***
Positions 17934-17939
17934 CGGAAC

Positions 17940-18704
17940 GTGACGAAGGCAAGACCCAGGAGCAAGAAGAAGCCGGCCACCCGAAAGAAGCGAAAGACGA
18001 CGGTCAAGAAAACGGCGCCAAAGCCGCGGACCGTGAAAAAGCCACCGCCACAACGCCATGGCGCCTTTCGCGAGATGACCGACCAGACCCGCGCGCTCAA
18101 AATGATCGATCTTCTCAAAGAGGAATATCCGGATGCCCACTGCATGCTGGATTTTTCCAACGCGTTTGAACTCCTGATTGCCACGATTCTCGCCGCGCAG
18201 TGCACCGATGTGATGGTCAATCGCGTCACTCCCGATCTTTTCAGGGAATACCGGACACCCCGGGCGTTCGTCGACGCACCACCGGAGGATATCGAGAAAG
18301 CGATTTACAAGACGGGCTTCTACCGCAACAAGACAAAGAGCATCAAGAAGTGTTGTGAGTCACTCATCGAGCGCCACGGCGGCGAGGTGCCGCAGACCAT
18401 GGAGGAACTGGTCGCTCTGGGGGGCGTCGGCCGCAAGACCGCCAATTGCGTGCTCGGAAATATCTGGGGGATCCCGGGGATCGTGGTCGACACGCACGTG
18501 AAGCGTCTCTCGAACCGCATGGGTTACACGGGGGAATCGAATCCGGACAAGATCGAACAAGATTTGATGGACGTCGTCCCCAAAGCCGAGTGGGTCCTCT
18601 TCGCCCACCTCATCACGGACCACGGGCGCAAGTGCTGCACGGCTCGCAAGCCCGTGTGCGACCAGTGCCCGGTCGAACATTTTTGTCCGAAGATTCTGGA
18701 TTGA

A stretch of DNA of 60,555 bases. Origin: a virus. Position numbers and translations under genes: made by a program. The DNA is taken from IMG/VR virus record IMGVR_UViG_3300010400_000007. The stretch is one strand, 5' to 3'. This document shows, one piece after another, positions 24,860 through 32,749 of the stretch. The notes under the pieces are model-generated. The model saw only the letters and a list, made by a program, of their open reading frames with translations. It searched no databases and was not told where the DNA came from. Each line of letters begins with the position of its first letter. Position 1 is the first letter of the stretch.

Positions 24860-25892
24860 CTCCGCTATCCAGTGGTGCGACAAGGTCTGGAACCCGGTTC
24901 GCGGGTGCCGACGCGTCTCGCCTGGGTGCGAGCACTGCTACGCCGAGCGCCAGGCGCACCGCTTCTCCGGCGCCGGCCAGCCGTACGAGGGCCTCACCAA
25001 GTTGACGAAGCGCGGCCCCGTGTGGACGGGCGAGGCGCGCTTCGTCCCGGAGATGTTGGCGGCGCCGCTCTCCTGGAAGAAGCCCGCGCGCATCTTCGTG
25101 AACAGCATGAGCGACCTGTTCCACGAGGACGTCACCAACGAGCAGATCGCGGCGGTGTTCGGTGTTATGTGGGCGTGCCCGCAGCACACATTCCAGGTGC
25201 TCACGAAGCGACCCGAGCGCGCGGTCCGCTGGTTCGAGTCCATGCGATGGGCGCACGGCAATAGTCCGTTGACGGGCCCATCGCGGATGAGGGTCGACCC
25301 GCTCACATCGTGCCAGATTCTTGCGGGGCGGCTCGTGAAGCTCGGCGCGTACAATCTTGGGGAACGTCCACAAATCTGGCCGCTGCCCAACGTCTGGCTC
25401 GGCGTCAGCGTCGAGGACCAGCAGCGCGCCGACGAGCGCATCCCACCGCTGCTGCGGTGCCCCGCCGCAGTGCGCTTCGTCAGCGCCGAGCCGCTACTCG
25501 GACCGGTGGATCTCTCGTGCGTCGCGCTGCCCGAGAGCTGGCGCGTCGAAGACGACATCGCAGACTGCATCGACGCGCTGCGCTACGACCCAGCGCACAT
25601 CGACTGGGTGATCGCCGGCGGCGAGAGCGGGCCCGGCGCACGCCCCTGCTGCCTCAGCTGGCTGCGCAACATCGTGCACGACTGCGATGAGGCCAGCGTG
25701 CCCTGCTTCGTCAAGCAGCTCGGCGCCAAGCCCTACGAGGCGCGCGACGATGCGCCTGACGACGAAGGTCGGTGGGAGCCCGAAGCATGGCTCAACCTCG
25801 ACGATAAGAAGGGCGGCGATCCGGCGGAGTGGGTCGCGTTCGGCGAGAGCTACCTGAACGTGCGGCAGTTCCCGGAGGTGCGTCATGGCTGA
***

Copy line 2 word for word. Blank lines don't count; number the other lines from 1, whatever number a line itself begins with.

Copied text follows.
17934 CGGAAC